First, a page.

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I still think some oxygen gets in and that it is not all just CO2 but hell, I could be wrong
 

Brewpastor

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My uncle had a keg of Bud around all the time. It was kept cold and under pressure. And It always tased the same to me, even when it was a couple months old.

The aging of beer is done mostly with stronger beers, barley wines, triples, imperial stouts and the like. They have lots of alcohol and often lots of hops and aging rounds and mellow thems. Lots of other beers really don't get better with age. Most beer is like bread - consume it while it is fresh. That is why brewpubs and local micros are so great - fresh beer. And homebrew is the freshest!

But aging is not for every beer.
 

malkore

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Padstack31 said:
I still think some oxygen gets in and that it is not all just CO2 but hell, I could be wrong
If you're using CO2 to dispense the beer...yes you're wrong.

CO2 is PURE CO2, and CO2 does not oxidize beer like the regular air we breathe.

I've never heard of a micro brew only lasting two weeks in the keg at a bar, unless it is EMPTY after two weeks.

I'm the only person who drinks beer at my house, and i rarely have guests, so it takes me a month to drink 5 gallons...and I keep 3 kegs on tap, plus a few cases of bottled batches.

my beer is not skunked, soured, or past its expiration date.


If you're using any kind of hand pump to dispense the beer...yeah, you oxidize the crap out of it and better drink it in a weekend, or it'll taste stale next weekend no matter how cold you keep the keg.
 
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codyw

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brewpastor,

Like you say, it seems to make sense that a macro brewery is going to have great sanitation...

Ok, so what sort of consensus is there? Can we conclude the following?:

1) A keg of unpasteurized beer (micro or macro) that has not been exposed to oxygen/bacteria can be kept at room temperature for a long period of time without trouble

2) Once tapped, a beer should last a long time, as long as there are no leaks in the system to somehow allow some sort of oxygen exposure, and keeping it cool will help dwindle any sort or oxygen/bacteria exposure

Would this be safe to say? Thanks guys
 

Bobby_M

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Maybe I shouldn't go there, but it sounds to me like you're asking a question hidden behind a couple theorhetical questions. Are you thinking about getting into kegging but don't want to start with a fridge? It's a pretty common question but I never quite seen it asked this way.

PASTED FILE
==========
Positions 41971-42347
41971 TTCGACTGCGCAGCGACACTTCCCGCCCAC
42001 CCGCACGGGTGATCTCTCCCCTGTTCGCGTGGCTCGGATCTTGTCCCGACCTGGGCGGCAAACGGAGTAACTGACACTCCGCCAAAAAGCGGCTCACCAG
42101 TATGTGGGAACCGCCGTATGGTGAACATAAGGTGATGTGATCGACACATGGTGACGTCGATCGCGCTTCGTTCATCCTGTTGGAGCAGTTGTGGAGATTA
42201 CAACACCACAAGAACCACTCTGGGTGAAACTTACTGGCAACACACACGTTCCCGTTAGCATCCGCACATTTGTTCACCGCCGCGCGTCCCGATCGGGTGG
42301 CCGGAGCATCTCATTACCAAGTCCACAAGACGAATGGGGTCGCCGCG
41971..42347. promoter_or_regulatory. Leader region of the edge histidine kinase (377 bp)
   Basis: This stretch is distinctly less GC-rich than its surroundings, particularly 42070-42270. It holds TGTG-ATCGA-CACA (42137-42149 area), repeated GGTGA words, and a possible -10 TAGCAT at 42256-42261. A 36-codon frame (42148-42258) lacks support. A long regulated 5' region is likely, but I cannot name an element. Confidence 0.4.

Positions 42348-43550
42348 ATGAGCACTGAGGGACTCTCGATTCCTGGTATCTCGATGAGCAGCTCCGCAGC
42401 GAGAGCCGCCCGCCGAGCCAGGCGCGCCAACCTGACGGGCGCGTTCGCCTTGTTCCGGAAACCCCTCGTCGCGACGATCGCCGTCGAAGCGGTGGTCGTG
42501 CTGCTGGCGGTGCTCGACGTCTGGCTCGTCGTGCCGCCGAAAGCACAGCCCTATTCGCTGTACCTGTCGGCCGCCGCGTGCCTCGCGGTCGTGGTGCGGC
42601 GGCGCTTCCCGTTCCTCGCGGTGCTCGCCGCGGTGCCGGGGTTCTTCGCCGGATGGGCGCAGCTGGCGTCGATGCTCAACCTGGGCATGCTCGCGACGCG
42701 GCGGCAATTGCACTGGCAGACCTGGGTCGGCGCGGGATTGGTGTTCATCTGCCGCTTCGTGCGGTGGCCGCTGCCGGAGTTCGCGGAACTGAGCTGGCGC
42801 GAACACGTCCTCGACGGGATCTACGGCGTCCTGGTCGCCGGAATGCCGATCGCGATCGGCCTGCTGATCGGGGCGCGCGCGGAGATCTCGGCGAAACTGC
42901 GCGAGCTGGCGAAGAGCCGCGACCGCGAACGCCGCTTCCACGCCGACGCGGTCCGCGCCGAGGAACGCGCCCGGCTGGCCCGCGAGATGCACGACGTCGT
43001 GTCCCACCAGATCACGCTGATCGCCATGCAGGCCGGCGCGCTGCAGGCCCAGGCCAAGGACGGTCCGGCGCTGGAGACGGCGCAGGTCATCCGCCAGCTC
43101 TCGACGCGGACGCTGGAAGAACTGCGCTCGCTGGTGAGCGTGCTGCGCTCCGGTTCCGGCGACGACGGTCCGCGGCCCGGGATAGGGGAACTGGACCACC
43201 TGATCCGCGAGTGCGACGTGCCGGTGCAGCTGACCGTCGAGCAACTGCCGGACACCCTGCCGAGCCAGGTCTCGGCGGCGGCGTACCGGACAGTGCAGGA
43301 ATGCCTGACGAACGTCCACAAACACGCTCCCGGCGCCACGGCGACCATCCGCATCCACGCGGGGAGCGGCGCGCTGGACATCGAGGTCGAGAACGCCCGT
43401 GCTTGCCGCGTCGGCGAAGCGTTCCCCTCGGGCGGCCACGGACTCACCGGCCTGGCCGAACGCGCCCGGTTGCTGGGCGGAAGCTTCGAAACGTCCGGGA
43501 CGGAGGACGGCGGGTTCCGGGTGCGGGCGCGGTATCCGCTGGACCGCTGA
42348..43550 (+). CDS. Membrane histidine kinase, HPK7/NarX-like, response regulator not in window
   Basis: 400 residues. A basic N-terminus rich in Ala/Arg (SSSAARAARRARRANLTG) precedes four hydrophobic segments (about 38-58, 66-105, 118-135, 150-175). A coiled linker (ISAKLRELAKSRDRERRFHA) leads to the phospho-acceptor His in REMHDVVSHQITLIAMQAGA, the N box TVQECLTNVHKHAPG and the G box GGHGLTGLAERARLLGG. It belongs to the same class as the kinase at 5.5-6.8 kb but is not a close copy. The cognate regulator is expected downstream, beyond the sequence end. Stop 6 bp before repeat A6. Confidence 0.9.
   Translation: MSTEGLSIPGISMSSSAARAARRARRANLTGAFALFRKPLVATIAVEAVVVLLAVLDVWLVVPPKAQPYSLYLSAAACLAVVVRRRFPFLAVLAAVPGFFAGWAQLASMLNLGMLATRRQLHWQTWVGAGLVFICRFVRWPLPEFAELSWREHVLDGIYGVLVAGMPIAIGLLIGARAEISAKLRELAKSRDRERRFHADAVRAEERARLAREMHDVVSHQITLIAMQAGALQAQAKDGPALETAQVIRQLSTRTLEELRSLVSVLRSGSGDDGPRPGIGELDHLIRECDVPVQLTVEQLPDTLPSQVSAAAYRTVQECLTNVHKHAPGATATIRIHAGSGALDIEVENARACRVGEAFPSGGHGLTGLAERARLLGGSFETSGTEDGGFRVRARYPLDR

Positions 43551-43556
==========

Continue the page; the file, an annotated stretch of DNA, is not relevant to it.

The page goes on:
Brewpastor

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it sounds like you have a keg out in a shed and want to know if it will poison you to me, but that is only because that is the kind of thing I would have done before I was legal
 

maltMonkey

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I've tasted a LOT of lagers that were skunked or wet cardboard tasting. Most had no freshness dating on them, but I'm pretty sure they sat on the unrefrigerated shelves for many months or years before I picked them up. Most were in brown bottles, too.

I haven't really tasted this problem with any ale....the worst off-flavors I've tasted in old 5% or under ales is a metallic twang....
 

shafferpilot

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beer kegs only last a few weeks in a bar, because the bar has poor sanitation procedures. There might not be oxygen in the CO2 system, but there's definitely all kinds of nasty stuff on the disconnect, the ball valve, the lines running up to the dispensing tower, the nozzles, etc.

My comments on BMC related simply to the speed at which the brew goes from brew day to consumption. And a sealed keg that's been sitting around definitely has the chance of getting nasty. I've had a few that were bad right from the first pint. Perhaps the problem with a big brewery storing beer for a long time is related to the pastuerization process? Kind of like how oxidation get's mroe and more noticeable over time?
 
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codyw

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hey guys im not trying to have a fridge-less keg, i am going to stick with bottles. I am just curious about the science behind how some beers spoil and others dont when warm in a given amount of time. Your insights have been helpful